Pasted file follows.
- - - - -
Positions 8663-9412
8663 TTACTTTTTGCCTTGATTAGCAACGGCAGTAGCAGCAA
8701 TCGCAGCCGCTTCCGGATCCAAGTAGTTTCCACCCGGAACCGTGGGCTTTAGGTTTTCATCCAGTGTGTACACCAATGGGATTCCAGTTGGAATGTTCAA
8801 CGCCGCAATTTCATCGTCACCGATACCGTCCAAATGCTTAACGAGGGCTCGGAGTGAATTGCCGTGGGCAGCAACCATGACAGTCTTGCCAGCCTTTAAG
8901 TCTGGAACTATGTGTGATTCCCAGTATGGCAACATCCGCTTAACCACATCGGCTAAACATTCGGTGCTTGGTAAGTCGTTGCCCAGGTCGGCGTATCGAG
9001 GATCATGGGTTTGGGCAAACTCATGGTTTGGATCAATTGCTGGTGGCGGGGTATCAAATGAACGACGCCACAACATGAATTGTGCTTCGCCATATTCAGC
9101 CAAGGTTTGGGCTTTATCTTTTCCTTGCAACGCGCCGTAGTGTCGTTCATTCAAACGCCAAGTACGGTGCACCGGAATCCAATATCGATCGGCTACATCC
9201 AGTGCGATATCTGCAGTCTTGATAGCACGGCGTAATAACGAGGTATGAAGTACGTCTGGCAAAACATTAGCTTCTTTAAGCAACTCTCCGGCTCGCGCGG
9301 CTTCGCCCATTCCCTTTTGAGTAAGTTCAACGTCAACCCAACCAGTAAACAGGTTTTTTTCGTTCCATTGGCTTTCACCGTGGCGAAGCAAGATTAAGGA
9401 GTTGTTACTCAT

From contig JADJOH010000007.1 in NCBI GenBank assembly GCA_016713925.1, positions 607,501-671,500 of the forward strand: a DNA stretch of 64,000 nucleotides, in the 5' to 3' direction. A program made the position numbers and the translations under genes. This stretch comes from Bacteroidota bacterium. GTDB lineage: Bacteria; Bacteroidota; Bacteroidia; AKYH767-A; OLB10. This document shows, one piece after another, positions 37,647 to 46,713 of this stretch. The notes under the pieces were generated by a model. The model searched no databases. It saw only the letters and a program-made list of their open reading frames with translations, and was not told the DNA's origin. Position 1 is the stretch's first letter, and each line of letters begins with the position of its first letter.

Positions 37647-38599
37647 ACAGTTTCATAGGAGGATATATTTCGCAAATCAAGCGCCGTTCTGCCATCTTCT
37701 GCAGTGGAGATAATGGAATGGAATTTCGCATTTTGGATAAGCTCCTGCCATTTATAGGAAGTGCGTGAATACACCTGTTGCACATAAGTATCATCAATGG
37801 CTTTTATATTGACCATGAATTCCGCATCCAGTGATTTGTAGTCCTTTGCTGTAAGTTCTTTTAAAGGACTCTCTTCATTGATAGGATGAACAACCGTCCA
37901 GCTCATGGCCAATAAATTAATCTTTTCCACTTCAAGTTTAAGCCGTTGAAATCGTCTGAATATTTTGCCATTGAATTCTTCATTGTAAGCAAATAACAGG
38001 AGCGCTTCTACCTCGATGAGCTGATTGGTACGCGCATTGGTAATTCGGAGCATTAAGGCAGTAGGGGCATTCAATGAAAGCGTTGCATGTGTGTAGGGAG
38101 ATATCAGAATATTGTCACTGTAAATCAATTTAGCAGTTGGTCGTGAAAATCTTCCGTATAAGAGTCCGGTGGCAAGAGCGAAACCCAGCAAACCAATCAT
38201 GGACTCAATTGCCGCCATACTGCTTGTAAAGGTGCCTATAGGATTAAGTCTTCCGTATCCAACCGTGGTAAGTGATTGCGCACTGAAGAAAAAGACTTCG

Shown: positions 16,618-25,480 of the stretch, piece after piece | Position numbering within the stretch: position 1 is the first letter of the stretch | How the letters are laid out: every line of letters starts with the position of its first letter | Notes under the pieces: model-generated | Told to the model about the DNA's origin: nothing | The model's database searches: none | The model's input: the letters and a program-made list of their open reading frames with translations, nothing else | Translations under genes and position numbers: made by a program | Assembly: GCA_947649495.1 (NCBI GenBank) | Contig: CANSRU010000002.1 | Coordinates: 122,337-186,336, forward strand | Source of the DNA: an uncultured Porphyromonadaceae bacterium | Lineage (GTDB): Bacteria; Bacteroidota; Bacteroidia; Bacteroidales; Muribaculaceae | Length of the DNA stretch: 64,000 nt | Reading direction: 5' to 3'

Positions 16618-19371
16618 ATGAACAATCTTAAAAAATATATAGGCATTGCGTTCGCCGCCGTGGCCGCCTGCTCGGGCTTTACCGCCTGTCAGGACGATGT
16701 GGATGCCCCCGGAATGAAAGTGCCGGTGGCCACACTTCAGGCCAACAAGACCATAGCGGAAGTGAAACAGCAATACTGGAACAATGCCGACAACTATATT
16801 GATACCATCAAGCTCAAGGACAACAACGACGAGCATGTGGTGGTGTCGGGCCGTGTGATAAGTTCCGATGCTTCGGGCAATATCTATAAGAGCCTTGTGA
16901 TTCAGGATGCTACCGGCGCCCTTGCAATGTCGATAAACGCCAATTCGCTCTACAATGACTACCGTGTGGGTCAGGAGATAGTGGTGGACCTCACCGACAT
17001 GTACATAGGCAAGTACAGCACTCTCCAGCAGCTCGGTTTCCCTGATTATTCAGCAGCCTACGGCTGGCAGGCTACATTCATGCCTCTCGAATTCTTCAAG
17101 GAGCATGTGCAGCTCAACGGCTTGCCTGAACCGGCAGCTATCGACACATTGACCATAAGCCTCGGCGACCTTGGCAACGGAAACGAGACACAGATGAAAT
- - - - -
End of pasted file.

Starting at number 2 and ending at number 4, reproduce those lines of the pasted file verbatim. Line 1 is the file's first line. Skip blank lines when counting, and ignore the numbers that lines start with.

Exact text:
8663 TTACTTTTTGCCTTGATTAGCAACGGCAGTAGCAGCAA
8701 TCGCAGCCGCTTCCGGATCCAAGTAGTTTCCACCCGGAACCGTGGGCTTTAGGTTTTCATCCAGTGTGTACACCAATGGGATTCCAGTTGGAATGTTCAA
8801 CGCCGCAATTTCATCGTCACCGATACCGTCCAAATGCTTAACGAGGGCTCGGAGTGAATTGCCGTGGGCAGCAACCATGACAGTCTTGCCAGCCTTTAAG